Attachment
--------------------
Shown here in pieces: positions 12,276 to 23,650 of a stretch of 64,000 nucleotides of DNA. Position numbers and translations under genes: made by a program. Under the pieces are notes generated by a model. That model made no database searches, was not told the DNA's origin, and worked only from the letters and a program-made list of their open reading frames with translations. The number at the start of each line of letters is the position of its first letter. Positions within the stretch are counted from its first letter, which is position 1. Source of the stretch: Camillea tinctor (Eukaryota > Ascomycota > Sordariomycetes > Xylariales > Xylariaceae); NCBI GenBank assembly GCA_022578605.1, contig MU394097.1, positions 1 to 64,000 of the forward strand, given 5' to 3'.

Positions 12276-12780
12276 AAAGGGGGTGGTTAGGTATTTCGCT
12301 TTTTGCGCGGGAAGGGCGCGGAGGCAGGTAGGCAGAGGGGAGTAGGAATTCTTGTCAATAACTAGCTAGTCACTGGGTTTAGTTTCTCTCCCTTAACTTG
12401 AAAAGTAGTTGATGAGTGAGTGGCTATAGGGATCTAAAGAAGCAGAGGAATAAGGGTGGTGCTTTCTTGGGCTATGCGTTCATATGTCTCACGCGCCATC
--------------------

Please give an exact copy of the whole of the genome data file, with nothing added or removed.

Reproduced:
Shown here in pieces: positions 12,276 to 23,650 of a stretch of 64,000 nucleotides of DNA. Position numbers and translations under genes: made by a program. Under the pieces are notes generated by a model. That model made no database searches, was not told the DNA's origin, and worked only from the letters and a program-made list of their open reading frames with translations. The number at the start of each line of letters is the position of its first letter. Positions within the stretch are counted from its first letter, which is position 1. Source of the stretch: Camillea tinctor (Eukaryota > Ascomycota > Sordariomycetes > Xylariales > Xylariaceae); NCBI GenBank assembly GCA_022578605.1, contig MU394097.1, positions 1 to 64,000 of the forward strand, given 5' to 3'.

Positions 12276-12780
12276 AAAGGGGGTGGTTAGGTATTTCGCT
12301 TTTTGCGCGGGAAGGGCGCGGAGGCAGGTAGGCAGAGGGGAGTAGGAATTCTTGTCAATAACTAGCTAGTCACTGGGTTTAGTTTCTCTCCCTTAACTTG
12401 AAAAGTAGTTGATGAGTGAGTGGCTATAGGGATCTAAAGAAGCAGAGGAATAAGGGTGGTGCTTTCTTGGGCTATGCGTTCATATGTCTCACGCGCCATC